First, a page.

bruce quaglia bruce.quaglia at utah.edu
Fri Mar 27 11:28:28 PDT 2009

Of course there is also the tried and true model of the autodidact, which I tend to believe is ultimately the case with successful composition "pedagogy" anyway. It's admittedly evasive to assert this, but since we have essentially moved in this thread from matters of strict technique to matters of creativity in a more effusive sense, it's hard for me not to think of Schoenberg asserting that his teachers were Mozart, Bach etc. Or Wuorinen whose teachers were arguably Schoenberg, Stravinsky, Wolpe and....

While I agree with David that strong teachers (of virtually anything) usually display that ability almost immediately and then simply refine it, I'm not sure any composer has ever been taught to have a voice and I'm usually suspicious of the common place assertion that a composition pedagogue can help their students "find" their voice. I don't think you can lose it or have it shown to you. But of course these are intractable matter of belief I suppose.

Schoenberg seems to have favored teaching basic technique and espousing a comprehensive and highly flexible vision of music that amounts to a theology of creativity. At least with his American students.


Bruce Quaglia, Ph.D.
Associate Professor (Lecturer)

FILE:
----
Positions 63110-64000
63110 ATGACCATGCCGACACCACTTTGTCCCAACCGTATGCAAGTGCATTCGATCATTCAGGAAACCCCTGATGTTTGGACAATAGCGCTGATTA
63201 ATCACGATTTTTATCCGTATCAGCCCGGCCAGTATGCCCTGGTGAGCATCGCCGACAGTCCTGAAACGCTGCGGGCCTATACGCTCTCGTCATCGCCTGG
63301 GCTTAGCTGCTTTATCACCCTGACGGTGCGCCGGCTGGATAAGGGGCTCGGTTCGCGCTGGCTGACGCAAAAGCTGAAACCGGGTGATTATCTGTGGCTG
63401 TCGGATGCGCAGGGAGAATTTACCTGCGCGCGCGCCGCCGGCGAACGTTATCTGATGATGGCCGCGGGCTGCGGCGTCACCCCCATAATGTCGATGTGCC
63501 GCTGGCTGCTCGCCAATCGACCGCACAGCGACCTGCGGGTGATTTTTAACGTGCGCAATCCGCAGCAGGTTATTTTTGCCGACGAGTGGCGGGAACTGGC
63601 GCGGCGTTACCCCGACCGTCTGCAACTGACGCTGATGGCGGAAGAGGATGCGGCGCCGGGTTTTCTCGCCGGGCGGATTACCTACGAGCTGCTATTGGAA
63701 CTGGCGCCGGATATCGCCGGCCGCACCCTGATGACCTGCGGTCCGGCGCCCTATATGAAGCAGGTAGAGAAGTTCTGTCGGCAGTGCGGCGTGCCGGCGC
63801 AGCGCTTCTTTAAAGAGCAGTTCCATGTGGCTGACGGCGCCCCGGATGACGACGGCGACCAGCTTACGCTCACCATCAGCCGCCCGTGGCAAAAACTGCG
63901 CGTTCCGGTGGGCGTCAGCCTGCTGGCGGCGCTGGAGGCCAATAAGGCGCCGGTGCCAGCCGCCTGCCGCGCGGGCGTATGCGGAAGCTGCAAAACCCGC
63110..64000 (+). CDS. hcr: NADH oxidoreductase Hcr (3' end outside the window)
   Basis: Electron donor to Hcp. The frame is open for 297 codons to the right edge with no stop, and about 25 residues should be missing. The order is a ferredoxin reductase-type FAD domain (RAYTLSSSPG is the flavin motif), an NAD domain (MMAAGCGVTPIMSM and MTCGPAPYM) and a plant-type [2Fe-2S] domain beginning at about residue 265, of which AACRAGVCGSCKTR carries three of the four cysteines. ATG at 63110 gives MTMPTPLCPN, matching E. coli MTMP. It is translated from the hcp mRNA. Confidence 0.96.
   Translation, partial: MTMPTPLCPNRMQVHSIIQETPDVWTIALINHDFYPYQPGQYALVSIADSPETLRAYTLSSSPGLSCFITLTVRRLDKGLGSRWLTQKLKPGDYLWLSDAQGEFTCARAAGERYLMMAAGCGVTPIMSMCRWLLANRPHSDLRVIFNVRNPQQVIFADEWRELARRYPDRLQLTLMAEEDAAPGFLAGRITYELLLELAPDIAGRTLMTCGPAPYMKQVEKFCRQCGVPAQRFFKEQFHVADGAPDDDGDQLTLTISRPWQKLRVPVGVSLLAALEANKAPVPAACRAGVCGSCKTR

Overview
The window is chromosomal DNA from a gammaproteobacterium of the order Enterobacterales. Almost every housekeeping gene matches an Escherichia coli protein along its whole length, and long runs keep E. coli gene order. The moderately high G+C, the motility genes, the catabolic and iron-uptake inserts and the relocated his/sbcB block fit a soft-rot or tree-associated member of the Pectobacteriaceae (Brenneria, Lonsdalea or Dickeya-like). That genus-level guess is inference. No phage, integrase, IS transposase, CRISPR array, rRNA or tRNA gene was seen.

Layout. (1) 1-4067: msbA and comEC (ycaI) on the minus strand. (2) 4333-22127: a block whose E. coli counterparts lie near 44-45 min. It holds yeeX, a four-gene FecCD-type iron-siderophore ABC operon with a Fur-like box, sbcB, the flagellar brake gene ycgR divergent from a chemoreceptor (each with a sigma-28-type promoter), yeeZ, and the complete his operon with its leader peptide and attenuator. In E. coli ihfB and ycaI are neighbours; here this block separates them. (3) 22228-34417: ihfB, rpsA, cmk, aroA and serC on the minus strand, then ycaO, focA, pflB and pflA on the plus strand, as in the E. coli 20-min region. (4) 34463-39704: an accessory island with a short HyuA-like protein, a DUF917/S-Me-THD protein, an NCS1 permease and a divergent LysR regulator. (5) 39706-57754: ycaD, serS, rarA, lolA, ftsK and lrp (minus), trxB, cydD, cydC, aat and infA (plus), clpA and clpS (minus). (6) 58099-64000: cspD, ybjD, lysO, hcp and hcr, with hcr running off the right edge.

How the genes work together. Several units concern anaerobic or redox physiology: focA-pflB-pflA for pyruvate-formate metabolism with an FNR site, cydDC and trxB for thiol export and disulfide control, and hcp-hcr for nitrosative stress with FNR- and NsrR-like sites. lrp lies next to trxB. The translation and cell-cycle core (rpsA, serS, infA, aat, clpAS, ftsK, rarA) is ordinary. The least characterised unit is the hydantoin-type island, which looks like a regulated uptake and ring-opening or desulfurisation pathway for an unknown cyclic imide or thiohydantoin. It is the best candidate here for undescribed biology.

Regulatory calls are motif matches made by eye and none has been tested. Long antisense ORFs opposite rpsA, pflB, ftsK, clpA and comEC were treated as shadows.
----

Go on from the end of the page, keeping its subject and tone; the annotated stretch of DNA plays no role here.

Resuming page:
University of Utah, School of Music

On 3/27/09 11:27 AM, "Brian Hulse" <operascore at yahoo.com> wrote:

I second David's point (below). My best composition teachers were extremely idiosyncratic people who, if placed side by side would hardly resemble each other. What they *do* have in common is also what I think great composers/improvisers have in common, which is that they have evolved a highly original and successful 'voice' of their own. I think of, for instance, Morris Rosenzweig (University of Utah) who somehow had the ability to pick out a problem or a blind spot in my composing process in really fundamental ways. But he would do it in cycles where I would basically be devastated and then, gradually, overcome the problem and regain my orientation. Then the process would start all over again. Another example is Marty Boykan (Brandeis), who led weekly marathon sessions with all the composers where he would sit at the piano, play through whatever each of us had written that week, and not only find the spot that was giving us trouble but articulate *why* it wasn't working.

These sorts of approaches to teaching seem to me to go against the textbook-education pedagogy model. It is much more like the master-disciple model that you get, for instance, in the traditional study of Indian Classical Music (before the rise of music schools in India). There is almost a complete absorbtion between the whole of the teacher's world and that of the student -- something that cannot be reduced to an abstract 'curriculum.'

* * * * * * * * *
Brian Hulse
Assistant Professor
College of William & Mary

--- On Fri, 3/27/09, David Froom <dfroom at smcm.edu> wrote:

For me, teaching was learned by using my best teachers as models.

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